How a med spa novice dove skin-deep into his first facial.
To some, skincare comes as easily as spewing every lyric to Journey’s “Don’t Stop Believin’.” But for others, it’s more like a far-too-relatable version of Aladdin’s “A Whole New World.” The latter rang true for 32-year-old Alex Bayer, who took his first foray into the world of medical spas with a recent facial and laser treatment at Spa Sydell Integrative Aesthetics in Buckhead.
“I was very unsure of what to expect,” says Bayer. “I hate to say it, but I’m the standard, basic guy that washes his face after he works out, and that’s pretty much all I do. My girlfriend and I got really bored during quarantine in the beginning. She has one of those [facial] steamers, so we did that one day, but that’s as far as I’ve ever gone with skincare before.”
As the saying goes, not all heroes wear capes, and luckily, Spa Sydell’s licensed aesthetician and assistant cosmetic laser technician Lauren Nee walked Bayer through the entire process, starting with a 10-minute consultation to get to know his current skincare routine and background with products. Once Bayer’s minimalist approach to a daily regimen was established, Nee was able to tailor a treatment to most benefit his skin. “I decided to give Alex a HydraFacial, and then I also added in a laser treatment called Photogenesis,” explains Nee. “I wanted to do something that wasn’t going to be super aggressive and that would be a good step up from his current, basic routine, as well as something that he could come in and do on a regular basis with no downtime.”
Following the 35-minute facial, even Bayer had to admit he was impressed and is more open to getting another facial now that he’s been through the experience with a professional aesthetician. To help him maintain his newfound, healthy glow, Nee sent Bayer home with a few Sydell Skincare signatures (think: a starter skincare pack), including a rose water and white tea gel cleanser ($25), Ultrasome C-20 vitamin C serum ($77) and Antibac Protectant ($42). “It’s great for people to come and see me, but it’s also important to have a homecare routine and to be consistent with that,” notes Nee. “Doing homecare on a consistent basis is going to help you maintain what you’re getting from your facial and also extend the lifetime of that facial.”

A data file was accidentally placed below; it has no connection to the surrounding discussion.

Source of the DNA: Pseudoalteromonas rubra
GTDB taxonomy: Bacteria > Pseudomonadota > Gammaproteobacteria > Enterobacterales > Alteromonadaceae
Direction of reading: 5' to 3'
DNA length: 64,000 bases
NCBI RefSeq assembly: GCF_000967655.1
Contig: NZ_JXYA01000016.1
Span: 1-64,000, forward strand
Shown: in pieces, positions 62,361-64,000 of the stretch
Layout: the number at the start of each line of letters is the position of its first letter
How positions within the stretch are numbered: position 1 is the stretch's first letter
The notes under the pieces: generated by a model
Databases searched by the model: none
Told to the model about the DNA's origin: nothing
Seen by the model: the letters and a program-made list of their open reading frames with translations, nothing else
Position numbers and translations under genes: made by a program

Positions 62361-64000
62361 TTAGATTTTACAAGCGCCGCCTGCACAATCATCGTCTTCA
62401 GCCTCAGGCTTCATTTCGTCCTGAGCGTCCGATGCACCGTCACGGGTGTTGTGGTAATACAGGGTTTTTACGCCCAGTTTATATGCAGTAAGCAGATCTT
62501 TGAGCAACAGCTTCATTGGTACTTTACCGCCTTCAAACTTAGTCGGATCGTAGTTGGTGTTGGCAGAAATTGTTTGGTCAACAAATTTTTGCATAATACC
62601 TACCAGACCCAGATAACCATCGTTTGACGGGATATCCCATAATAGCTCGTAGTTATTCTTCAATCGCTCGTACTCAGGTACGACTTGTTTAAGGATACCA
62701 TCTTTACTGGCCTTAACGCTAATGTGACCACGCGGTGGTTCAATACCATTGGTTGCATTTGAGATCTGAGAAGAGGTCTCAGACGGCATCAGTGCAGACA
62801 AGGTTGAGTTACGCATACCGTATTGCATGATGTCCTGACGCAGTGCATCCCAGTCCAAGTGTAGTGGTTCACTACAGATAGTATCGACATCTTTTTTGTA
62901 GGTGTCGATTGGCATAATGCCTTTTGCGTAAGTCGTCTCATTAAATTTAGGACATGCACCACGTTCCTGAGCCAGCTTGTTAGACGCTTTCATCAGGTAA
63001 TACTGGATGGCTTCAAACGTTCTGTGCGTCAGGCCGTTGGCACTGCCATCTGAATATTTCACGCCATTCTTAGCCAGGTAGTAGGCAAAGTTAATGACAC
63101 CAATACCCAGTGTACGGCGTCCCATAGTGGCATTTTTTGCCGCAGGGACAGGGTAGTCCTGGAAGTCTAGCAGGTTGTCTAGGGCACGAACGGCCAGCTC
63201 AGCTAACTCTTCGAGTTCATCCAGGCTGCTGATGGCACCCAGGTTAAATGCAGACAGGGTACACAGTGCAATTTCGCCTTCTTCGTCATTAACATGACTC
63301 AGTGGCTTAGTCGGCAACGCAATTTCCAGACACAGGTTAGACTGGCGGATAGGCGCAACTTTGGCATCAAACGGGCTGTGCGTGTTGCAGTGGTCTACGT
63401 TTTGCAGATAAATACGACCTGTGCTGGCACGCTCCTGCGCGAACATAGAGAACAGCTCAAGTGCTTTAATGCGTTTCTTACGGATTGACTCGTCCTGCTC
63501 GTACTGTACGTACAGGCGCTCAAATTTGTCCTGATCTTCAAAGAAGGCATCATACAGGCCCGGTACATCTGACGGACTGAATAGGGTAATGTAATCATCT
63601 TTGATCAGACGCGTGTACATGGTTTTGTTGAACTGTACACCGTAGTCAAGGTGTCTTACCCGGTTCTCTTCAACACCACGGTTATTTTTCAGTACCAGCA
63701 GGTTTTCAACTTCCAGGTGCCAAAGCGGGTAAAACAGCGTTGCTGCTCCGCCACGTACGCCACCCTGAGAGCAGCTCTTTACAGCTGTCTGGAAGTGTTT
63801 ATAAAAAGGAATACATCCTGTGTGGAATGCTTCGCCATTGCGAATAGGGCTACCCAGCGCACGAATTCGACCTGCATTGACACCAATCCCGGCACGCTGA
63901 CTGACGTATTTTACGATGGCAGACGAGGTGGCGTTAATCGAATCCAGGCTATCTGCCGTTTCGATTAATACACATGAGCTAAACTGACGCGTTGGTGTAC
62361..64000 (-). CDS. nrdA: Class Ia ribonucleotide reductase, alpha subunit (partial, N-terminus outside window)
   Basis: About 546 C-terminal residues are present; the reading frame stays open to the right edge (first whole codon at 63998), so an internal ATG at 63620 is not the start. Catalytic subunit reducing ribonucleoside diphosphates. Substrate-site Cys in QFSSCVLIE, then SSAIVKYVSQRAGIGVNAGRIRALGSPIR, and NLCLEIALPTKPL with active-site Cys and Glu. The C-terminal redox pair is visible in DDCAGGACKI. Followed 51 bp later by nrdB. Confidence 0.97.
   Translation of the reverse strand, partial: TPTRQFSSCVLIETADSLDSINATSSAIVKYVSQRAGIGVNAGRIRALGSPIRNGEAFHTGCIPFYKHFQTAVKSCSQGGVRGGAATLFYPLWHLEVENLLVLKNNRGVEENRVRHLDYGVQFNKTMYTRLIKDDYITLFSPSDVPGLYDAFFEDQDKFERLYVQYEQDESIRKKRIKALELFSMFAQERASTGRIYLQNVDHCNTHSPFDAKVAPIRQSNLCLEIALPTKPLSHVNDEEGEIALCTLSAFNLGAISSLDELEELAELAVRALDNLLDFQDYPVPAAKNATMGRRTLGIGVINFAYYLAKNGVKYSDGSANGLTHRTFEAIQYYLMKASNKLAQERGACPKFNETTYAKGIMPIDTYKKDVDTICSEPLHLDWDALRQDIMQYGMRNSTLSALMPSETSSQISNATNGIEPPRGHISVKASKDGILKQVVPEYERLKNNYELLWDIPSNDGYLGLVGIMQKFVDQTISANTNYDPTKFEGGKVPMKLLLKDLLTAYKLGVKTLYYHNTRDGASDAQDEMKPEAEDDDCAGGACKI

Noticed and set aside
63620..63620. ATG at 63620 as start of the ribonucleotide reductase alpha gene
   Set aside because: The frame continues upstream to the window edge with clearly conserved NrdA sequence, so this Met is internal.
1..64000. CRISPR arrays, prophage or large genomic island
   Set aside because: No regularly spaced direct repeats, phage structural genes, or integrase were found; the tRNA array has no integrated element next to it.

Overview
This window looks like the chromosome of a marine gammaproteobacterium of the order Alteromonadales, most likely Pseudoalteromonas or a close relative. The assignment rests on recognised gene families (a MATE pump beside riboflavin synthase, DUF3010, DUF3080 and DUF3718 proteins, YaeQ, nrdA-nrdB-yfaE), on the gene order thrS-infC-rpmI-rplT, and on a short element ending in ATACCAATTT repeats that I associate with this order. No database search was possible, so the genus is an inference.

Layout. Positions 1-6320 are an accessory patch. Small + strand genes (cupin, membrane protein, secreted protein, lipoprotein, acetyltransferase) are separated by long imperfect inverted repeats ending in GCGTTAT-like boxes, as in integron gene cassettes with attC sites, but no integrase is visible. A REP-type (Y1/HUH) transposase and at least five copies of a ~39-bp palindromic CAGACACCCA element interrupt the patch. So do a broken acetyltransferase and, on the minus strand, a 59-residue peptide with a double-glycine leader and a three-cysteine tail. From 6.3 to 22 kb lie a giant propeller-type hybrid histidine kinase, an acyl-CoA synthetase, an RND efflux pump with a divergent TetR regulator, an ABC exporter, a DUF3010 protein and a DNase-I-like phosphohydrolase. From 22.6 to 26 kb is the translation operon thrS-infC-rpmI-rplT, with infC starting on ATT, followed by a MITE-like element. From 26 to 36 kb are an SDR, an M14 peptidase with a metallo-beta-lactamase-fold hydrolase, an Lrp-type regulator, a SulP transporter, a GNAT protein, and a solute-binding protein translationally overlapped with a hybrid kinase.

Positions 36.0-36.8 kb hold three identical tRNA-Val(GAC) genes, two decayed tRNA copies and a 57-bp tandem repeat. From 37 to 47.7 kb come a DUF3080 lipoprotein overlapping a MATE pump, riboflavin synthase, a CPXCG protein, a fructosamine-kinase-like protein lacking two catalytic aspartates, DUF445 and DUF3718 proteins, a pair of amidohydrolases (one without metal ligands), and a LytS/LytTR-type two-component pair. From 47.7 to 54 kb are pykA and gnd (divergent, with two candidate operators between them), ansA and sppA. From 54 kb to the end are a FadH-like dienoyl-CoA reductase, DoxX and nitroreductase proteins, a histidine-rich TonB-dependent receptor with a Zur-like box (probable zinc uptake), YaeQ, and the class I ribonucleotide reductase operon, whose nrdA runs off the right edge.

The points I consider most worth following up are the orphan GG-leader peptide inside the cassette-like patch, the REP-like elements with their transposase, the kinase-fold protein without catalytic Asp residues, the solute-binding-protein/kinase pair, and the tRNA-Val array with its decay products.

Aesthetician Lauren Nee shares her skincare insights.
How to care for your skin in the winter: “Make sure you’re switching to a heavier moisturizer, especially at night, to help combat the colder weather. Also look into more aggressive facial treatments, like lasers and chemical peels; it’s a good time to do it when your skin isn’t as exposed to the sun. And stay hydrated!”
Which skincare products are must-haves: “I always recommend including active ingredients in your skincare routine as a preventative measure against aging. SPF is one, if not the most, important anti-aging product that you can use on your skin. Vitamin C is another great active ingredient. It’s an antioxidant that helps protect your skin against environmental factors like pollution or smoke. It can also aid in lightening dark spots and hyperpigmentation. Retinol is another good active that I’d recommend. It forces skin-cell turnover to bring fresh skin cells to the surface and fight signs of aging, such as fine lines and wrinkles.”
What treatments to consider for your age group: “Around the age of 30, the aging process starts to kick in. It’s a good time to consider more aggressive aesthetic treatments beyond routine facials, [such as] laser or microneedling—things that are going to help with the production of collagen and elastin to fight the signs of aging. In their late 40s and 50s, clients tend to have more concerns with skin laxity, where you see your skin start to sag in some areas. Non-invasive treatments, like Ultherapy, can be really helpful. It uses ultrasound technology to create collagen to help lift and tighten the skin.”
When to think about injectables: “If you still see those lines present on your face in a resting state, it may be time to consider injectables, such as Botox in the forehead, to prevent those wrinkles and get rid of them. Filler-type injectables can help more with loss of volume in the cheek area or lower face. All of these are elective, of course, but around the age of 30, based on your concern, would be a good time to consider injectables, since the skin-cell turnover and collagen production starts to slow.”
Spa Sydell Integrative Aesthetics
3005 Peachtree Road N.E., Suite E
STORY: Taylor Heard
PHOTOS: Sara Hanna
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